|Town or city||Broomfield|
The main building of Fyne Court burned down in 1894, having been owned by the Crosse family since its construction. Andrew Crosse conducted a series of experiments with electricity at the house during his ownership in the early 19th century. The buildings which survived the fire have been used as offices and a visitor centre by organisations such as the Somerset Wildlife Trust and Quantock Hills AONB Service since it came into the ownership of the National Trust in 1967. It is surrounded by a large country estate.
The nature reserve is set in parkland which was originally the pleasure grounds of a large house belonging to pioneer 19th-century electrician, Andrew Crosse, whose family had owned the house from its construction.
Having lost his parents, his father in 1800 and his mother in 1805, Crosse took over the management of the family estates at the age of 21. Among his experiments Crosse erected "an extensive apparatus for examining the electricity of the atmosphere," incorporating at one point an insulated wire some 1.25 miles (2.01 km) long, later shortened to 1,800 feet (550 m), suspended from poles and trees. Using this wire he was able to determine the polarity of the atmosphere under various weather conditions. His results were published by his friend George Singer in 1814, as part of Singer's Elements of Electricity and Electro-Chemistry.
Along with Sir Humphry Davy (who visited Fyne Court in 1827), Crosse was one of the first to develop large voltaic piles. Although it was not the largest he built, Henry Minchin Noad's Manual of Electricity describes a battery consisting of 50 jars containing 73 square feet (6.8 m2) of coated surface. Using his wires Crosse was able to charge and discharge it some 20 times a minute, "accompanied by reports almost as loud as those of a cannon". He became known locally as "the thunder and lightning man". In 1836 Sir Richard Phillips described seeing a wide variety of voltaic piles at Fyne Court, totalling 2,500, of which 1,500 were in use when he visited.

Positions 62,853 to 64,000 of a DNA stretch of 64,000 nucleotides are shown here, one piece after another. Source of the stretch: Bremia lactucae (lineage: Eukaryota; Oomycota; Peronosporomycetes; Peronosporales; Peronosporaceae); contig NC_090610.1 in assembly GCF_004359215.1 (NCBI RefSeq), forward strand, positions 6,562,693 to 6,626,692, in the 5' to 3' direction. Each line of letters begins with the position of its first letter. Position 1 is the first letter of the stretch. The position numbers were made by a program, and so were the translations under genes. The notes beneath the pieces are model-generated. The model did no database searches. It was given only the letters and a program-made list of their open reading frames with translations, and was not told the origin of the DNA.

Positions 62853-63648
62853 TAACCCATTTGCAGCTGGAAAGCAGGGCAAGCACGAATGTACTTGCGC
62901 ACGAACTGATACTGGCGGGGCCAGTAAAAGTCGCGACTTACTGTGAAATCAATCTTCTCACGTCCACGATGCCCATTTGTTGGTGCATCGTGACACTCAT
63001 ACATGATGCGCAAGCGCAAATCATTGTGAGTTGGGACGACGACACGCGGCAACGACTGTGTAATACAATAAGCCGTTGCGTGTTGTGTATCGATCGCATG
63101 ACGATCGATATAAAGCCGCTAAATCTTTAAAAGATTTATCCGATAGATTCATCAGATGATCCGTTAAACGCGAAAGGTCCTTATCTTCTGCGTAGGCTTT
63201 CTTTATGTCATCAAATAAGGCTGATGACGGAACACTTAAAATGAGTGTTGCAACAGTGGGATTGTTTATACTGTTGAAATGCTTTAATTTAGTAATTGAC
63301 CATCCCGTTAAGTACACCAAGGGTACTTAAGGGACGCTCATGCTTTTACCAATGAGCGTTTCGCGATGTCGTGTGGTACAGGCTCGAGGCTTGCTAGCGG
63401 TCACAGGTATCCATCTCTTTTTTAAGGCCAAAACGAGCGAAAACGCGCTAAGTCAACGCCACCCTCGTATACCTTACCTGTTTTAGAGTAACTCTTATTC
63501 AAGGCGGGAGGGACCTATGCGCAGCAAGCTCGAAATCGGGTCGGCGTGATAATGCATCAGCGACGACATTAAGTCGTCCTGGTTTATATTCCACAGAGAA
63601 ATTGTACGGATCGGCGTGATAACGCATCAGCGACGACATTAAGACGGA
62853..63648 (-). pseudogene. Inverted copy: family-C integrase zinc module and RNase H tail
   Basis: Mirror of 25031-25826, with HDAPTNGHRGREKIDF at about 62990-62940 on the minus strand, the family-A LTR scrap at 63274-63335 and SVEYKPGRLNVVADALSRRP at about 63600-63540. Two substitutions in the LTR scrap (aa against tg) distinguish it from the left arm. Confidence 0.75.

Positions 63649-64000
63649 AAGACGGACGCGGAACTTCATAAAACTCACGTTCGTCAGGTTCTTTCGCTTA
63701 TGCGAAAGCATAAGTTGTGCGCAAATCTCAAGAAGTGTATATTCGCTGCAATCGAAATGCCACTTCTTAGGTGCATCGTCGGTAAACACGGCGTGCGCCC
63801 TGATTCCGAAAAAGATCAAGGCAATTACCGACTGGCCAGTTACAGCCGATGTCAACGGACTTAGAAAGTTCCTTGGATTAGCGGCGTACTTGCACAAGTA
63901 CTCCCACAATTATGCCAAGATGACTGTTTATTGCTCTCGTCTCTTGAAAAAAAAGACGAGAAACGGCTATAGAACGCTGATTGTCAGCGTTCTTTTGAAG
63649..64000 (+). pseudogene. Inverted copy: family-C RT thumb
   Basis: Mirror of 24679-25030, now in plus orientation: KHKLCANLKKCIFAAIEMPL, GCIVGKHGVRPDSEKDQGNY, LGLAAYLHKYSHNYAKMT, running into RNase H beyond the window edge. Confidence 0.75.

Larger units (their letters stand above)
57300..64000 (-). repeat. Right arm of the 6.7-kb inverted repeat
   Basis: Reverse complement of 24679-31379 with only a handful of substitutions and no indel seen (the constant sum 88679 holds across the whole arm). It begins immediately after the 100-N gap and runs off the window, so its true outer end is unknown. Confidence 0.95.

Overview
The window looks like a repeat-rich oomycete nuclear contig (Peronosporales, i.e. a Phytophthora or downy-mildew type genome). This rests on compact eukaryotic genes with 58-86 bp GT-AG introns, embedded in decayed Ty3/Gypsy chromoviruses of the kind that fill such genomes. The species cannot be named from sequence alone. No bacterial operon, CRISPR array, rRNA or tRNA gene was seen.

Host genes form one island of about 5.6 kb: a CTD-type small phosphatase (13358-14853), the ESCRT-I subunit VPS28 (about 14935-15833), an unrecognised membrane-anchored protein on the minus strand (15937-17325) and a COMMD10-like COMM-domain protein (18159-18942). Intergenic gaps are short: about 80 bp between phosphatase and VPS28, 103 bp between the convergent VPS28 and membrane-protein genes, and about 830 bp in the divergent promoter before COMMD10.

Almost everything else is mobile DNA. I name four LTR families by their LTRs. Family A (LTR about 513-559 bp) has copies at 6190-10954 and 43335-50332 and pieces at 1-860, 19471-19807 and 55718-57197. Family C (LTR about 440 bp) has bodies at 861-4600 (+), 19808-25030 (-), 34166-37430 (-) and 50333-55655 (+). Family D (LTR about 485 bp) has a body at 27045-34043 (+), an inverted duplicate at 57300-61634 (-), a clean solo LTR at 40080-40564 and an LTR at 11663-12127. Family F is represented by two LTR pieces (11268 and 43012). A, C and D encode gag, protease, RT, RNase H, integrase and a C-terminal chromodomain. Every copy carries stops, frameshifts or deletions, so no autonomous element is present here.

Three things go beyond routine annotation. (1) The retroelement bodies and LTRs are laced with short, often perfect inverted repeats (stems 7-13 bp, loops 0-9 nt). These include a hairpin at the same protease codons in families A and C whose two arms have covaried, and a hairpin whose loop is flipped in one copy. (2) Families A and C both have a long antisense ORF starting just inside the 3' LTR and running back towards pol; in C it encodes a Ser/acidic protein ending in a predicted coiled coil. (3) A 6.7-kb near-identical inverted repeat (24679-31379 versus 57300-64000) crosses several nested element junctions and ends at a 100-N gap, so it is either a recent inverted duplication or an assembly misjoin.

Fyne Court has been in the ownership of the National Trust since 1967 and was used as the headquarters of the Somerset Wildlife Trust. The Quantock Hills AONB Service have their headquarters in the grounds.
Fyne Court is surrounded by a 65-acre (260,000 m2) estate.
Much of the landscaping, including an arboretum created laid out in 1780, has become overgrown and now provides varied habitats including broadleaved woodland, ponds and meadows grazed by highland cattle. The site is home to over 100 species of fungi and some rare invertebrates. In the grounds is a folly with two 4 metres (13 ft) wide crennelated towers, and a boathouse.
- "Fyne Court". National Trust. Retrieved 29 August 2011.
- Bush, Robin (1994). Somerset: The complete guide. Wimborne, Dorset: Dovecote Press. p. 46. ISBN 1-874336-26-1.
- Crosse, Cornelia A H (1857). Memorials scientific and literary of Andrew Cross, the electrician. London: Longman, Brown, Green, Longmans and Robert.
- Encyclopædia Britannica, 1911 edition, Volume V09, Page 185
- Pocock RF (May 1993). "Andrew Crosse : Early nineteenth-century amateur of electrical science". IEE Proceedings-A 140 (3).
- "Fyne Court History". National Trust. Retrieved 9 February 2014.
- Waite, Vincent (1964). Portrait of the Quantocks. London: Robert Hale. pp. 38–42. ISBN 0-7091-1158-4.
- "Fire at Fyne Court". National Trust. Retrieved 9 February 2014.
- "Church of St. Mary and All Saints". Images of England. Retrieved 2008-03-09.
- "Broomfield". Quantock Online. Retrieved 29 August 2011.
- "Fyne Court". Exmoor Online. Retrieved 29 August 2011.
- "Fyne Court". Wildlife Walks. National Trust. Retrieved 29 August 2011.
- Holt, Jonathan (2007). Somerset Follies. Bath: Akeman Press. pp. 54–55. ISBN 9780954613877.
|Wikimedia Commons has media related to Fyne Court.|